The college interview. It was once an important staple of the college admissions process. Young men dressed up in jackets and ties, young women wore short heels and pearls and they sat down for a formal interview inside the college admissions office.
Today local, volunteer alumni interviews are much more common. They are not required and students generally need to initiate a request to have one. They typically carry less weight than the old fashioned face-to-face with the Director of Admissions, but they do help students demonstrate interest in a college.
So, if you have the opportunity, here are some tips to ace that interview:
Educate yourself about the school. The biggest downfall for most students is that they haven’t done their homework and prepared for the interview. Students can count on an interviewer asking them what they think they’d like to major in and why they think the college is a good fit for them. Students need to make sure responses aren’t generic, i.e., “I’m looking forward to attending the football games and being a part of greek life on campus.”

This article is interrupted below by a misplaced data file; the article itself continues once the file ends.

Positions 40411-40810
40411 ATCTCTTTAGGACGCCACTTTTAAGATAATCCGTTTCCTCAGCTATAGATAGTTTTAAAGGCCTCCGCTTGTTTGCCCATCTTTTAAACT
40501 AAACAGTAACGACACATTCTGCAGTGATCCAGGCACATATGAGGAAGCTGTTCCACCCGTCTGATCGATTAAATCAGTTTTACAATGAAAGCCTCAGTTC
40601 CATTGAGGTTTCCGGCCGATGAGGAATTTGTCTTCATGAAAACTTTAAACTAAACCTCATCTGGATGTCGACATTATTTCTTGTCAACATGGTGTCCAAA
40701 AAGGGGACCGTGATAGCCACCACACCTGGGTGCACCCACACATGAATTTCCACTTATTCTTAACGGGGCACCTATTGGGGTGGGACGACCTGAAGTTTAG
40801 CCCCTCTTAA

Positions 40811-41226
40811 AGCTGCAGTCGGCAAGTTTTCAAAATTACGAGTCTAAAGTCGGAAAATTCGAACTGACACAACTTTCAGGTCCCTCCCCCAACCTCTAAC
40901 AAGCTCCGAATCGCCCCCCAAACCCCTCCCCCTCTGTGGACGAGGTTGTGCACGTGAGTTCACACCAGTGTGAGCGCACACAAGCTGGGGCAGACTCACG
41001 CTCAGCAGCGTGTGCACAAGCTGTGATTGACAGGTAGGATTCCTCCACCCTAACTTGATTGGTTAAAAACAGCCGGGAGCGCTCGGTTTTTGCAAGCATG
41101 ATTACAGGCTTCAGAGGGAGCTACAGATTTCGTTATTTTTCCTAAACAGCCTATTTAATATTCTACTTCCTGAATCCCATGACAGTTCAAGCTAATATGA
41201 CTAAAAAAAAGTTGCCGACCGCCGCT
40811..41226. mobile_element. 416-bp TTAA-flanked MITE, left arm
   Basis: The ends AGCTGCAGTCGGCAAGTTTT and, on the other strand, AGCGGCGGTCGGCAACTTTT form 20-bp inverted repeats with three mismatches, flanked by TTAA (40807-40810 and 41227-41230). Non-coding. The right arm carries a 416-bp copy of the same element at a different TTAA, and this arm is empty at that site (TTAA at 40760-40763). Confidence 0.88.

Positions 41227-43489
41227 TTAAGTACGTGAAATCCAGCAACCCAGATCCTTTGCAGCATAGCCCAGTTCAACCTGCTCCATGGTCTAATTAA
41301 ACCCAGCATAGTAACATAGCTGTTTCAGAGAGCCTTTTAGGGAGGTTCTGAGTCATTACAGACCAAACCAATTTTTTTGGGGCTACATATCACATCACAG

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Every question is an opportunity to share some slice of your life with your interviewer. Take a look at your resume or brag sheet and identify the two or three things that you know you want to share. Spend time on the college website and make sure you’re comfortable being able to articulate the “fit” question.
Resist the temptation to overshare. Some students are so eager to have their interviewer get to know them that they share inappropriate anecdotes which were better left unmentioned.
Identify questions you’ll ask the interviewer ahead of time. Don’t try to wing it. All interviewers will end the session with a final, “Is there anything you’d like to ask me or anything I didn’t ask you that you’d like me to know about you?” The only unacceptable response to this question is “No.”
Send a hand-written thank you note afterwards. Yes, parents you are right about that one! Students may balk, but there is no question it is the right thing to do.
Bierer is an independent college adviser based in Charlotte. Send questions to: email@example.com; www.collegeadmissionsstrategies.com